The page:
Senate Stalks GSA, Brooks Act

Sen. Cohen has won Senate approval for his procurement reform measure, which would kill the GSA and the long-standing Brooks Act

The Brooks Act will die, the General Service's Administration's role in infotech will disappear and every agency will appoint a chief information officer, according to a procurement bill attached to the 1996 defense authorization bill last week by the Senate.

Sen. William Cohen, R-Maine, inserted his Information Technology Management Reform Act (S. 946) into the 1996 defense authorization bill on Aug. 4.

By improving day-to-day operations and streamlining infotech acquisition, the government could save up to $175 billion over the next five years, Cohen claims.

Even so, the Cohen amendment must be combined with several other acquisition reform measures in the House and Senate and overcome opposition from industry, which fears the loss of the GSA's Board of Contract Appeals.

But because Cohen deleted several measures opposed by industry, "the Cohen measure has broader appeal now," said Ella Schiralli, director of government relations for the Electronic Industries Association, Arlington, Va.

Federal acquisition reform has received wide support from Congress, and the House version of the defense authorization bill includes an amendment based on the Clinger-Spence omnibus procurement reform measure, she pointed out. The Cohen and Clinger-Spence bills don't match exactly, but they will work well together, she said. Cohen's measure has tentative support in the Senate, where it is co-sponsored by Sens. Carl Levin, D-Mich.; William V. Roth Jr., R-Del.; John Glenn, D-Ohio; and Jeff Bingaman, D-N.M.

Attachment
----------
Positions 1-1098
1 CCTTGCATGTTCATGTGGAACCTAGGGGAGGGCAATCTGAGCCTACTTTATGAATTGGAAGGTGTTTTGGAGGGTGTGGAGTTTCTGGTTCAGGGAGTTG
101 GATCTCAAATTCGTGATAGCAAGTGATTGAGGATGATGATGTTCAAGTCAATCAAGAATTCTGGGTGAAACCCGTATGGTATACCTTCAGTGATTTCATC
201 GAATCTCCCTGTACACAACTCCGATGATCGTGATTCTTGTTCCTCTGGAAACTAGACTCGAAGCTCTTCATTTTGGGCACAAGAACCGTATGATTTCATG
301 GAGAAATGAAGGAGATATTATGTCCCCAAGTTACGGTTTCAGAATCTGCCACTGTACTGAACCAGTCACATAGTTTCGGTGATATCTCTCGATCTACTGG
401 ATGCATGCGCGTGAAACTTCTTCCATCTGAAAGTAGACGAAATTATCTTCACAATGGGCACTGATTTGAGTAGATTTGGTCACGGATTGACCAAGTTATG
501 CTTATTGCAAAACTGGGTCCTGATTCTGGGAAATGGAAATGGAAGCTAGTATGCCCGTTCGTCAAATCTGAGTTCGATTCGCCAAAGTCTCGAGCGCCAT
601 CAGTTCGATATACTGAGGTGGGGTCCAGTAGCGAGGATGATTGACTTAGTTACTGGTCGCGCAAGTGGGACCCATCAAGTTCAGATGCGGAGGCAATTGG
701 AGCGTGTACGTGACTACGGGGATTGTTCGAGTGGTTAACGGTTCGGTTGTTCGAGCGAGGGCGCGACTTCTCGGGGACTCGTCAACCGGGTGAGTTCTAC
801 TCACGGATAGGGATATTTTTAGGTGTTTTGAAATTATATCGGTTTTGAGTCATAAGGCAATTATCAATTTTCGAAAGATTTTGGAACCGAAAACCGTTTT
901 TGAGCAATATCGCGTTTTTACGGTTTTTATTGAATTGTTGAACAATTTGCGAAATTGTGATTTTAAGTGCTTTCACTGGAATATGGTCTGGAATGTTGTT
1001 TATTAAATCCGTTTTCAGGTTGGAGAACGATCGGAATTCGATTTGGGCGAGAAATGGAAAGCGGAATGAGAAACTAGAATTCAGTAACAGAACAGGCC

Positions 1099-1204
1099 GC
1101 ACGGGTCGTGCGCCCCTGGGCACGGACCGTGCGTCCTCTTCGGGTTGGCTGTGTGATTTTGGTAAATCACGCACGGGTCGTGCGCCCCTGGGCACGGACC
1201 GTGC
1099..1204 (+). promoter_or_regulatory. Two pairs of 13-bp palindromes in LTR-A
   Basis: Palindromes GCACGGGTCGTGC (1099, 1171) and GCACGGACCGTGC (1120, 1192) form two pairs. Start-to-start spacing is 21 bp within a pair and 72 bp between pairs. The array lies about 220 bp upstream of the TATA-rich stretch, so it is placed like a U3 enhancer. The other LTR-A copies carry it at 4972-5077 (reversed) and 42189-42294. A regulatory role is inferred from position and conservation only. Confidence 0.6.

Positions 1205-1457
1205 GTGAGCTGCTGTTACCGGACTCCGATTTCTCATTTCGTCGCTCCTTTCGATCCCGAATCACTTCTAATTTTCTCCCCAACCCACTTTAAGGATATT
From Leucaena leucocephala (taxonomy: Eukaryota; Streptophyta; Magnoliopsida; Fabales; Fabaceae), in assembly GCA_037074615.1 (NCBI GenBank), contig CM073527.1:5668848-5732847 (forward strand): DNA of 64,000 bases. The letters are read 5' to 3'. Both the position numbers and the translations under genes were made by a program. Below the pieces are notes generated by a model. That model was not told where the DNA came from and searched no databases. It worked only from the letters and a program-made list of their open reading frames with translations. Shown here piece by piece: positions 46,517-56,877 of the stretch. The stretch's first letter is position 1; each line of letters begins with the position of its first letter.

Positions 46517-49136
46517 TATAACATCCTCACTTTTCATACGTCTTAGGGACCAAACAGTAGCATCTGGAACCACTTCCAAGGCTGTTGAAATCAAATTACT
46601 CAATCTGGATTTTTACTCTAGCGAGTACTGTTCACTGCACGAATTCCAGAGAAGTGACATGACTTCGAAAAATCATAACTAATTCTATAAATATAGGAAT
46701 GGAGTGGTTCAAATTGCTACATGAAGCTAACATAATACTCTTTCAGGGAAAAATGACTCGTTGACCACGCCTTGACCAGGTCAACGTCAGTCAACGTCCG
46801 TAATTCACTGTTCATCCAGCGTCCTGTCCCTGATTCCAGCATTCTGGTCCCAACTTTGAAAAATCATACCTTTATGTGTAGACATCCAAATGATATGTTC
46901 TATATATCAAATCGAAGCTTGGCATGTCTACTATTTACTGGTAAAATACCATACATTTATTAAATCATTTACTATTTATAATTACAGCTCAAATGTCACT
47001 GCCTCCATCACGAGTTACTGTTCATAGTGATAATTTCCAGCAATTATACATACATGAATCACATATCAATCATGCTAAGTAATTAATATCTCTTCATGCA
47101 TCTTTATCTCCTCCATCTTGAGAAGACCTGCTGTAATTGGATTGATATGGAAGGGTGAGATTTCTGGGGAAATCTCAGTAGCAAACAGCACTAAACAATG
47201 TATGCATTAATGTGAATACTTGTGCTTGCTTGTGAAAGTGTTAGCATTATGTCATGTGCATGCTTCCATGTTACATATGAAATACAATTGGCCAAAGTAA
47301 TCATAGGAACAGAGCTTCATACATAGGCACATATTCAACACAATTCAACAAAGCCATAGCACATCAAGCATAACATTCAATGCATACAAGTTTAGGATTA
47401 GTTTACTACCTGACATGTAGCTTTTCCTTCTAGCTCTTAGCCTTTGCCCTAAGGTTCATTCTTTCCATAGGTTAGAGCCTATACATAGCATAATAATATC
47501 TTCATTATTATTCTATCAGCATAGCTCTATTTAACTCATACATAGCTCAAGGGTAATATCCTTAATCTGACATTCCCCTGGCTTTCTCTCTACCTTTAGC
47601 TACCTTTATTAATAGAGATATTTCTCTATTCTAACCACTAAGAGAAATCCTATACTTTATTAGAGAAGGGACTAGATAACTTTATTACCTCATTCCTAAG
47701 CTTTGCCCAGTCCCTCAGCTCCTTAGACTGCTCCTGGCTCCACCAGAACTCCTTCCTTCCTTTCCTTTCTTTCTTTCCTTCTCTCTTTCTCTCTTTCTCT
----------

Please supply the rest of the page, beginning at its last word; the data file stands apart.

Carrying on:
Several co-sponsors have expressed reservations about attaching the bill as an amendment without holding more hearings, but say they will support the reform measure because it has been modified to address concerns raised by government and industry representatives.

At press time, Cohen's proposal had been added to the defense bill, which was mired in partisan wrangling over missile-defense plans. The Defense Department legislation currently has many amendments attached, many of which may be dropped to facilitate its passage. Prospects at this point for the Cohen legislation are unclear, but seem to have improved with changes made.

Several industry sources say the elimination of the national CIO and the evolvement of strong agency CIOs have been favorably received, but are concerned over the bid protest system.

Cohen's repeal of the Brooks Act created the most controversial issue remaining in the amendment - the elimination of the General Services Board of Contract Appeals.

The board is widely used by industry to appeal contract awards. The amendment would shift bid protests to the General Accounting Office, which already judges some bid protests.

The amendment also would reduce from 60 to 45 days the time for GAO to decide an information technology protest. Under the GAO's rules, companies protesting a contract award find it difficult to gather evidence and face greater legal hurdles.